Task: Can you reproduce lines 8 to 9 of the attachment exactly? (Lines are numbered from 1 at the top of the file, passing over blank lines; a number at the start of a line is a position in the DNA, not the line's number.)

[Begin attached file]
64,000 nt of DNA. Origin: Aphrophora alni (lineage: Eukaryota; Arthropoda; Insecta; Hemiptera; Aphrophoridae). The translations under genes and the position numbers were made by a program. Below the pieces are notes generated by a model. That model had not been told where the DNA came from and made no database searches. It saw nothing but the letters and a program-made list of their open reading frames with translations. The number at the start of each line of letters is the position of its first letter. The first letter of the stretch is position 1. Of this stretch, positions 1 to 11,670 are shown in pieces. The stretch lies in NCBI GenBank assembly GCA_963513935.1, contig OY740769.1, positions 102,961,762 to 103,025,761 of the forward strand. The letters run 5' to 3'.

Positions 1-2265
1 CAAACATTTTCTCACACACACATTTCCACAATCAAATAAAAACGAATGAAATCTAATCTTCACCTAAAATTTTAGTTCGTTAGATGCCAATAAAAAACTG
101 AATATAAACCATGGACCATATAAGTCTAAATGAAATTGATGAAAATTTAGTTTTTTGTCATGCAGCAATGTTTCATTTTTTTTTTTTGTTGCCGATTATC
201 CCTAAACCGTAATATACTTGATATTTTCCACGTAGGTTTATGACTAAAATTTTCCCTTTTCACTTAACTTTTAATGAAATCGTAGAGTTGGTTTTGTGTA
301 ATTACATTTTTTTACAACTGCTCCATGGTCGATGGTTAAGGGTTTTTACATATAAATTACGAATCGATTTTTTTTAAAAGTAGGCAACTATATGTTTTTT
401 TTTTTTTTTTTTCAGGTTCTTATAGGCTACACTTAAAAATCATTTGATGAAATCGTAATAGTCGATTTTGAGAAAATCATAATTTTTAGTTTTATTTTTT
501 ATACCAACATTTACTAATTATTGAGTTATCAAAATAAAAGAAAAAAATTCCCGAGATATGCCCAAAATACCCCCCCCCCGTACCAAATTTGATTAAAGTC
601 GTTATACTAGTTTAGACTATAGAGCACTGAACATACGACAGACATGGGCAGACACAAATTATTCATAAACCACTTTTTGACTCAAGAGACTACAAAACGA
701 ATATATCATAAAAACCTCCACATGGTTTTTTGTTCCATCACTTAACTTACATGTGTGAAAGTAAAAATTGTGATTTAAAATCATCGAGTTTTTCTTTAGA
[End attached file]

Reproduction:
501 ATACCAACATTTACTAATTATTGAGTTATCAAAATAAAAGAAAAAAATTCCCGAGATATGCCCAAAATACCCCCCCCCCGTACCAAATTTGATTAAAGTC
601 GTTATACTAGTTTAGACTATAGAGCACTGAACATACGACAGACATGGGCAGACACAAATTATTCATAAACCACTTTTTGACTCAAGAGACTACAAAACGA